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Six important life lessons you learn from living abroad

I came first to Canada back in 2011, an angry young teenager with a full set of hair and brimming withanmélangeof hormones. It was my very first time across the Atlantic and I recall how long and arduous the 14-hour flight from Pakistan was. Trust me, sitting with your legs bundled and being served cafeteria food in an economy class is no fun. I was travelling though PIA (Pakistan International Airlines) so you have to give me due credit for being a daredevil. You can never be too sure when the rotary engine might stop working. But fortunately everything worked out well and PIA lived to see another day. Anyways I was greeted at the airport by my distant uncle who I got fond of later on; a rather sturdy man, in his mid 40s, humbly dressed with a docile smile across his face. He was kind enough to accompany me to Peterborough; a city, which I never thought, would become a second home to me. I’m inherently prone to avoiding details so Ill get straight to what I learnt from my time abroad, living independently. I’m sure most of you who’ll tread upon this would be able to relate with some of my experiences.

1)     You learn to survive. Survival does not imply being part of the “Hunger games”. It has a rather deeply etched meaning to it. You learn to look out for yourself, your interests and what you think is best for you.

2)     Have low expectations and forgive. Human beings have an innate trait to expect from people and become emotionally dependent on certain people in times of melancholic solitude.  I have noticed that you have a relatively higher tendency of getting hurt emotionally in aforeign country rather than in your native land. Convalescing from an emotional setback is much harder living independently than back home. But to achieve ultimate peace you need to continue forgiving.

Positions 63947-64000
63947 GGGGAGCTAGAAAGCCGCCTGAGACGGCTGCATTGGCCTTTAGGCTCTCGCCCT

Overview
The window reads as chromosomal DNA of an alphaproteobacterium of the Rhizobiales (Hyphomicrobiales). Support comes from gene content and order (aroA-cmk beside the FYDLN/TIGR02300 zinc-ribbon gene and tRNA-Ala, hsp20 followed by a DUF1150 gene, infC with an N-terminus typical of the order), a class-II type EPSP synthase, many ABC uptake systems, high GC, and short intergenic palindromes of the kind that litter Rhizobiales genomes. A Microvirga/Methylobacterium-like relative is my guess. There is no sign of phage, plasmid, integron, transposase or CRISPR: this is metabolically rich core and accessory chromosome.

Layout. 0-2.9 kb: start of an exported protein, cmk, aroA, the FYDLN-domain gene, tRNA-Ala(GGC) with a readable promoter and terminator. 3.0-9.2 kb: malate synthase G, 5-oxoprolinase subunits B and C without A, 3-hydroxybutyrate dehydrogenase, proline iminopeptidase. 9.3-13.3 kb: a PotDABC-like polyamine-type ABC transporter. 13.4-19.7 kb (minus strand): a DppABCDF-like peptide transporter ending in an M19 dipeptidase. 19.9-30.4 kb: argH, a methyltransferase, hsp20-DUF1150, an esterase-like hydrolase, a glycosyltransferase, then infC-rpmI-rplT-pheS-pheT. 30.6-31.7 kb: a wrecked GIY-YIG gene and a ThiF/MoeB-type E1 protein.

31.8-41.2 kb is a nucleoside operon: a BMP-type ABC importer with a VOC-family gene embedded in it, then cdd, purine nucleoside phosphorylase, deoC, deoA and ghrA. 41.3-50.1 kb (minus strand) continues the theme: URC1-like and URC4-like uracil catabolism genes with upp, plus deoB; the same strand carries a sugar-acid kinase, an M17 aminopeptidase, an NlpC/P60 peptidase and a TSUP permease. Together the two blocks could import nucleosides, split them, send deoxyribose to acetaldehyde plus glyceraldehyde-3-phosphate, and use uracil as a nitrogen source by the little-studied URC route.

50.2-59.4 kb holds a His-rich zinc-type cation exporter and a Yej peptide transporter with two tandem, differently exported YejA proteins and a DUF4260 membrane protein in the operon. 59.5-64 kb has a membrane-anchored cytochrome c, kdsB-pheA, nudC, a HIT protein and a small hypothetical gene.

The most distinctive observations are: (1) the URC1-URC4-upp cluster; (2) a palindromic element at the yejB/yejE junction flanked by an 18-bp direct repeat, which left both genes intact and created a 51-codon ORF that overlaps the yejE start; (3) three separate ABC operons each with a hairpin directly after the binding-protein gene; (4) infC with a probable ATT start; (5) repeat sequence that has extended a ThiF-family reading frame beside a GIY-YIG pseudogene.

3)     Learn to be thankful. Appreciate the people in your life and the blessings that surround you. I can blatantly say that over the passage of time in Canada, I came across some wonderful people, some stayed and while some left. Everyone deserves to be recognized regardless of how long they stay. This is one thing living abroad made me realize.

4)     Life goes on back home. You learn that it is psychologically and emotionally impossible to be living two parallel lives in two parallel worlds with alternating time zones. You have to make a choice to abandon one of them and it’s usually the life you had back home that you decide to leave. You are bereft of the life that formed a major portion of your subconscious. You learn that life really does go on back home.

5)     Everyday is not a bad day. You learn that just because you failed to catch the bus or missed an evening lecture or tripped on your way to class on Tuesday; the same cycle of events will happen on Wednesday. NO. Just because you had a bad day doesn’t mean the rest of the days are going to be catastrophically similar.

6)     Life is unpredictable and everything will not go according to us. 90% of the situations that we experience in our life are out of our control, only 10% of them are and we decide the outcome of that 10%. As philosophically paternal this advice may sound but everything happens for a reason and you get to live another day.

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